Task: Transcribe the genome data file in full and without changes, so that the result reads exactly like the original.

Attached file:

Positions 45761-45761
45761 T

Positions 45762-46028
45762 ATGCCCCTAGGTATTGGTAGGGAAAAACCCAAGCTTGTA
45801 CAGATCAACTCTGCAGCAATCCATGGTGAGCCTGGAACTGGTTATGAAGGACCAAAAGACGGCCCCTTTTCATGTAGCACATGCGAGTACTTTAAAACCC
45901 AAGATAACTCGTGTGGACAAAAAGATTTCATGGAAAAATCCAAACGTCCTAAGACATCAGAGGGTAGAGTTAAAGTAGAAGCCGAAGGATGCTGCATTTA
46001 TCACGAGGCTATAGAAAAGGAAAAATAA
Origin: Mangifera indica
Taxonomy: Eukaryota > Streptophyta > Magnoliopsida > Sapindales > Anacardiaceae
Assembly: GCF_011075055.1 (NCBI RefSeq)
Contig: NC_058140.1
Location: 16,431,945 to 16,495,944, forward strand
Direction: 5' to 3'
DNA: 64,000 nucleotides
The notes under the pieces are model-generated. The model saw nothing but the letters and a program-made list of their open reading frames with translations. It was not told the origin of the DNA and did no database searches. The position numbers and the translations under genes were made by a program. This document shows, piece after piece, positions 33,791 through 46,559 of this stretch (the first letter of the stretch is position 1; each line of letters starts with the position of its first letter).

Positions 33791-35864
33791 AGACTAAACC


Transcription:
Positions 45761-45761
45761 T

Positions 45762-46028
45762 ATGCCCCTAGGTATTGGTAGGGAAAAACCCAAGCTTGTA
45801 CAGATCAACTCTGCAGCAATCCATGGTGAGCCTGGAACTGGTTATGAAGGACCAAAAGACGGCCCCTTTTCATGTAGCACATGCGAGTACTTTAAAACCC
45901 AAGATAACTCGTGTGGACAAAAAGATTTCATGGAAAAATCCAAACGTCCTAAGACATCAGAGGGTAGAGTTAAAGTAGAAGCCGAAGGATGCTGCATTTA
46001 TCACGAGGCTATAGAAAAGGAAAAATAA
Origin: Mangifera indica
Taxonomy: Eukaryota > Streptophyta > Magnoliopsida > Sapindales > Anacardiaceae
Assembly: GCF_011075055.1 (NCBI RefSeq)
Contig: NC_058140.1
Location: 16,431,945 to 16,495,944, forward strand
Direction: 5' to 3'
DNA: 64,000 nucleotides
The notes under the pieces are model-generated. The model saw nothing but the letters and a program-made list of their open reading frames with translations. It was not told the origin of the DNA and did no database searches. The position numbers and the translations under genes were made by a program. This document shows, piece after piece, positions 33,791 through 46,559 of this stretch (the first letter of the stretch is position 1; each line of letters starts with the position of its first letter).

Positions 33791-35864
33791 AGACTAAACC